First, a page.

Call it what you want (breakfast, lunch, brunch, whatever) it looks amazing under any name! What is the fried object on the left side of the plate? I am drooling just looking at this, bacon, eggs and pancakes are my go to meal (probably eat them 4-5 times a week) and they never look that good!

  15. Robert

    Congrats on the 2yr anniversary!! Those cupcakes look delicious!

  16. JimG

    Always love the 5 Random Things post. I’m keeping my own now too. So far, your weekends are a lot more exciting than mine!

    We are headed back to Paris in April 2015 from Alaska. I’ve got Bertie’s and the Bourbon Butter Pancakes on my list of ‘must-do’s”!

  17. Anonymous Coward

    Did your course use turn-by-turn directions or just GPS breadcrumbs? Would be interested to hear if the 920XT can still do TCX cue sheet entries a la 910XT. And if the 920XT allows you to customize the cue sheet nav view (it’s fixed to four fields on 910XT.) See: Garmin Edge 500, 310xt, and 910xt Navigation thread on ST.

  18. Eli

    Zooming out when stopped seems worse then useless, if you’re confused when following a route it seems like you’d be very likely to stop and look at the watch to figure out where to go next do zoom in more would be useful and zoom out makes the watch useless to figure out where to go

    • Garett

      Yeah, it almost seems like they accidentally flipped the coding. I wonder if that will be fixed in a future firmware update?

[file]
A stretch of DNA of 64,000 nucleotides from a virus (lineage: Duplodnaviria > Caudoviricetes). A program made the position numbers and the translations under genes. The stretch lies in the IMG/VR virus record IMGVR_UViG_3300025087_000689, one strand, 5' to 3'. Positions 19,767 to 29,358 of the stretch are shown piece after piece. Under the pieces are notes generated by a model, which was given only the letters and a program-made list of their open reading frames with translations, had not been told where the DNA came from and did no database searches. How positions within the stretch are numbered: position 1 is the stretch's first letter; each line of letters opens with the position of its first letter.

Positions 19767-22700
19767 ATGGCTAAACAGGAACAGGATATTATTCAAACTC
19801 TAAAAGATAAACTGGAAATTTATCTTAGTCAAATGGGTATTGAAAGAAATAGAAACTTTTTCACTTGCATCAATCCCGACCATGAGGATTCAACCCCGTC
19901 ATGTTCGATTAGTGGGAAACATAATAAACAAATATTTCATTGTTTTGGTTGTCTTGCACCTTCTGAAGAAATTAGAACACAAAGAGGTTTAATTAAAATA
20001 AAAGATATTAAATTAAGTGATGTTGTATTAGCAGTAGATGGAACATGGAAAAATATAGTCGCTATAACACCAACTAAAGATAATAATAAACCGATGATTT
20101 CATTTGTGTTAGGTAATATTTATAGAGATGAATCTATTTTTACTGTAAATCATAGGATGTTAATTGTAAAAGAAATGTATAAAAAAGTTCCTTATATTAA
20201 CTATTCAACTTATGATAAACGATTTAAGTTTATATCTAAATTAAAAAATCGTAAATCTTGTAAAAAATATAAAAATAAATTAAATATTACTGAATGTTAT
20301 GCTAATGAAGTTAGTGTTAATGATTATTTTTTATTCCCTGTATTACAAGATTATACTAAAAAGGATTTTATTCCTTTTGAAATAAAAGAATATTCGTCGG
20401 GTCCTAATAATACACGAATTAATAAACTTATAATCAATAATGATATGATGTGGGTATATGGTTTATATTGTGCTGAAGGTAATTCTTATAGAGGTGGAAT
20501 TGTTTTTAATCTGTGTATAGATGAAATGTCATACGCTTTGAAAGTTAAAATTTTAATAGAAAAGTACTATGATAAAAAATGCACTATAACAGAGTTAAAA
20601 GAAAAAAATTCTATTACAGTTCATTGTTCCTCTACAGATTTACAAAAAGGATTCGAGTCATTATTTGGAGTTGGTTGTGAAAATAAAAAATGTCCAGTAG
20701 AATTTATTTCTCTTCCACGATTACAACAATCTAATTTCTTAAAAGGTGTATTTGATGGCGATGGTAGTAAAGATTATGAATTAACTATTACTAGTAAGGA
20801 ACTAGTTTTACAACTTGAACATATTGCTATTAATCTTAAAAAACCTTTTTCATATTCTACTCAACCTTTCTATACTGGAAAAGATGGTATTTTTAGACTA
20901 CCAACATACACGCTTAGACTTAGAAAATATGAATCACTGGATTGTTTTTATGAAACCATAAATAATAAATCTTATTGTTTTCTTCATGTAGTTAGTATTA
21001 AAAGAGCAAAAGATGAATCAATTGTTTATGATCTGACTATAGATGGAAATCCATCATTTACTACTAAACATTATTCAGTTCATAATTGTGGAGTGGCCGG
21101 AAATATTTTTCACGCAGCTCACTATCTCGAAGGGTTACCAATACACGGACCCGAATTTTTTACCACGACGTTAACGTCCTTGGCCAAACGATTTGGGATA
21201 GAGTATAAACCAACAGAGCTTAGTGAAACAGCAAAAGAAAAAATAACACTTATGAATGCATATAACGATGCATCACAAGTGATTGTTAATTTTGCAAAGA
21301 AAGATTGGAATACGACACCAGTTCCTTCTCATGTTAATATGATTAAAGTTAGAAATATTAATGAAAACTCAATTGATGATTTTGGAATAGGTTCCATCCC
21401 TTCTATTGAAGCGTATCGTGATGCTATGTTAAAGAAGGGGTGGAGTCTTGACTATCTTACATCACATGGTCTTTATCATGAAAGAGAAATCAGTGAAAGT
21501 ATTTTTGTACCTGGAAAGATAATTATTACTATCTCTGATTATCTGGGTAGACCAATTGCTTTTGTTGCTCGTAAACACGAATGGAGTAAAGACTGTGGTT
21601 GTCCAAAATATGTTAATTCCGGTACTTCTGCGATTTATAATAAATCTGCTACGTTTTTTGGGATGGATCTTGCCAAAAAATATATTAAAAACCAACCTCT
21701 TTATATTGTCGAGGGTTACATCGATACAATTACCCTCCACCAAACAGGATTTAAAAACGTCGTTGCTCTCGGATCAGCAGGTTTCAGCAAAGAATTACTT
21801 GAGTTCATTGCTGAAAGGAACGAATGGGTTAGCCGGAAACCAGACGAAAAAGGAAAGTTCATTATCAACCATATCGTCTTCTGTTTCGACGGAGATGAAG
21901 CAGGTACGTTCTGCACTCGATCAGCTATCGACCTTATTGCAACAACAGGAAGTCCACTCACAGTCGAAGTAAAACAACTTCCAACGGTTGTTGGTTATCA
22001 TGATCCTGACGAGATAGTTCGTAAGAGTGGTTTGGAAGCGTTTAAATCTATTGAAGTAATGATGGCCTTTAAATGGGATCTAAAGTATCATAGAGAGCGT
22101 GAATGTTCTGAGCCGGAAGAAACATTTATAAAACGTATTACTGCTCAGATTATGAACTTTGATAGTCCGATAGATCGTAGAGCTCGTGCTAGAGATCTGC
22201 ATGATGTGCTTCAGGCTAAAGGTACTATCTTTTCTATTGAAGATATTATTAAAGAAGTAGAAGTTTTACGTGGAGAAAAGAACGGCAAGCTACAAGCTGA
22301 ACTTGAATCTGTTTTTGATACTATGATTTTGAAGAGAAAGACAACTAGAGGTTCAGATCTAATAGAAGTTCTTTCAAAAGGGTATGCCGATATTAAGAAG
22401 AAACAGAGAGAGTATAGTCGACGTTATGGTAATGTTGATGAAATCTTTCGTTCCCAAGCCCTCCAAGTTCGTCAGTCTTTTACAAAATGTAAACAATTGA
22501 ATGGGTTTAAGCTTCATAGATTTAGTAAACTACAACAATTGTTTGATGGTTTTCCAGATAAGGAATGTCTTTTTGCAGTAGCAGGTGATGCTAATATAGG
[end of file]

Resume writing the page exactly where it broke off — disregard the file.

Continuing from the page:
• Dom

      I agree. I was running public trails I’d never seen before with my fenix on Sunday, and wound up stopping several times to figure out exactly which of the vague paths ahead of me was the right one. I was pushing buttons to zoom in, not out, and usually working with 800 feet zoom, probably quite a lot closer than the auto zoom.

  19. Alves

    What is the difference for fenix 2? Worth a change?

  20. Oscar P

    Ok. Let’s be honest here for a second. How many Ray clones do you have to get all that done on top of just answering all those questions for the 920XT?

  21. Markus

    Why Garmin put in a Autozoom. This is worse an no help to navigation on unknown Trails.

  22. Funny how I started reading because of the 920 review, and very quickly got distracted by the cool art and cupcakes :)

    Guess it really must be the off season! :)


  23. Is it possible to upload waypoints from PC MapSource or BaseCamp?

  24. Lieven

    Don’t you worry about pollution when running on the peripherique? I would assume there are healthier places to run because of car emissions, particulate matter, …

  25. Nicolas

    Do you know if it’s legal to swim in la Marne as you did? I thought that swimming in all the rivers around Paris was forbidden. Otherwise I’ll quickly go there and give it a try, that must be awesome in summer!

  26. avi

    The auto zoom seems like a step back. DC, do you think that this may be resolved to add manual zooming in future updates? If not then likely will not be buying.

  27. Tim Grose

    Can largely confirm Ray’s observations on courses with the 920
    I made a few comments here in link to forums.garmin.com

  28. DS